Terror Trial Could Yield Manhattan’s First Death Penalty in 60 Years

On Monday, U.S. prosecutors will ask 12 people to authorize a punishment that hasn’t been levied on a Manhattan defendant since 1963: death.

Sayfullo Saipov, 35, was convicted last month of fatally mowing down eight people as he raced a truck down a West Side bike path in 2017. Now comes the phase of his trial that will determine his punishment: The U.S. government wants to end Mr. Saipov’s life with a lethal injection.

To succeed, prosecutors must win a unanimous vote from the jurors, who will deliberate in a city that has been both a bastion of liberalism and a stage for repeated acts of terrorism. The clash over Mr. Saipov’s fate will test how a jury in the Southern District of New York — which includes Manhattan, the Bronx, Westchester and five other downstate counties — weighs crime against punishment two decades after 9/11.

The United States has a long history of capital punishment, but the percentage of people who support the death penalty has dwindled. At the state level, New York no longer has a death penalty, a central provision having been ruled unconstitutional in 2004.

But the federal government can still bring capital cases, which is why a jury will gather in a nondescript room in Lower Manhattan to decide whether Mr. Saipov’s act of terror calls for the ultimate punishment.

New York is a global capital of commerce and culture, with 36 percent of its residents born abroad. Around the world, 70 percent of countries have banned the death penalty, including Belgium and Argentina, where six of the bike path victims were from, and Uzbekistan, Mr. Saipov’s native country.

“It’s a really tough question to say whether it’s morally right to exercise the death penalty or not, especially for your everyday person that lives in New York,” said Nick Buenaventura, 29, who stopped his Citi Bike last week to be interviewed near Watts and West Streets, the scene of the attack. “To bear that weight — it’s a heavy decision.”

The Saipov jury faces a stark choice: If the jurors do not unanimously support his execution, he will receive life imprisonment without the chance of release.

The Southern District’s mix of cosmopolitan and rural areas and its diversity of race, ethnicity, financial status and political viewpoints would seemingly ensure defendants can have their cases heard by a cross-section of the community. In a death penalty case, however, the jury’s composition is tilted in the government’s favor, because people unalterably opposed to capital punishment are not allowed to sit on the jury.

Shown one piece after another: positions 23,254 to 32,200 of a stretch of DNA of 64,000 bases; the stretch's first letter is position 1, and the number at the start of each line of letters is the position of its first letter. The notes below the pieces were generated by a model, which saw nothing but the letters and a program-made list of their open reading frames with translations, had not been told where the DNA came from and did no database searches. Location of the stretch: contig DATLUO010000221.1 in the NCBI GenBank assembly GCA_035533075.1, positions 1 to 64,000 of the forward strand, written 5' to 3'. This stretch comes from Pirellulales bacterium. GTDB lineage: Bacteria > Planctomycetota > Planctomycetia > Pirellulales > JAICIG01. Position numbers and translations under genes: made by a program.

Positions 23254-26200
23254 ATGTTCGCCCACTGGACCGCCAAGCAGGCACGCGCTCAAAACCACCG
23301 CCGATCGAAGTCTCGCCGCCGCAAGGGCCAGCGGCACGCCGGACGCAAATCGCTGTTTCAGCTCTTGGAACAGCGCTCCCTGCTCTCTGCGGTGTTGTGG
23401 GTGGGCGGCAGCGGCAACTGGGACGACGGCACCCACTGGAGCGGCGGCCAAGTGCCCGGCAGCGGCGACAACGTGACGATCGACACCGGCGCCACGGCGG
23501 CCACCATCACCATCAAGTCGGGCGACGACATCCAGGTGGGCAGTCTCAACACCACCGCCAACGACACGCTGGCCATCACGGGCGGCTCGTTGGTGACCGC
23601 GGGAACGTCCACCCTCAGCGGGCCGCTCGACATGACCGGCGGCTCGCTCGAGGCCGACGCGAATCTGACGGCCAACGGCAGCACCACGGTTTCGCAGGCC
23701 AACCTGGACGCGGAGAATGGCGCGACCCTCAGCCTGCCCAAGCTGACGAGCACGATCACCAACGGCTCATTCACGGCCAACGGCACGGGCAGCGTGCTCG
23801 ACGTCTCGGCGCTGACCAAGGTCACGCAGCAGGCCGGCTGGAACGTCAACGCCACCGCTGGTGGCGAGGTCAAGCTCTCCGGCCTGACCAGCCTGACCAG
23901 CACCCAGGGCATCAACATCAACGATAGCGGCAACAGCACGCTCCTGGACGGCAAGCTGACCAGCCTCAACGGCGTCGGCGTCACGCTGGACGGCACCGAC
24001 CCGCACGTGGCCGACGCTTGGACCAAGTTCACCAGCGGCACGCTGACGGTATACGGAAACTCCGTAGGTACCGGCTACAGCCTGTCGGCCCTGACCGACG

Michael B. Mukasey, the attorney general under President George W. Bush from 2007 to 2009 and before that a longtime Southern District judge, thinks a death penalty could be imposed. “New York is famous as a place where people can be realistic in a hard-nosed way,” he said, adding that with a spike in crime in the city, “I would by no means bet the farm on it being impossible for a jury to return a death penalty verdict in this case.”

Understand the Bike-Path Terror Trial

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A high-profile case. Sayfullo Saipov was found guilty of driving a truck onto a Manhattan bike path and killing eight people on Halloween Day in 2017 — an attack that was the deadliest terrorist attack in New York City since Sept. 11 according to the authorities. Here is what to know:

How did the attack unfold? Prosecutors say that Mr. Saipov plowed a rented pickup truck down a bike path along the Hudson River, killing eight and injuring 11. The rampage ended when he smashed into a school bus, jumped out of the truck and ran down the highway shouting “God is great” in Arabic. A police officer shot him in the abdomen, bringing him down.

Who were the victims? Of the eight fatalities, six were tourists, five from Argentina and one from Belgium. The other victims were a 23-year-old computer scientist from Manhattan and a 32-year-old financial worker from New Jersey.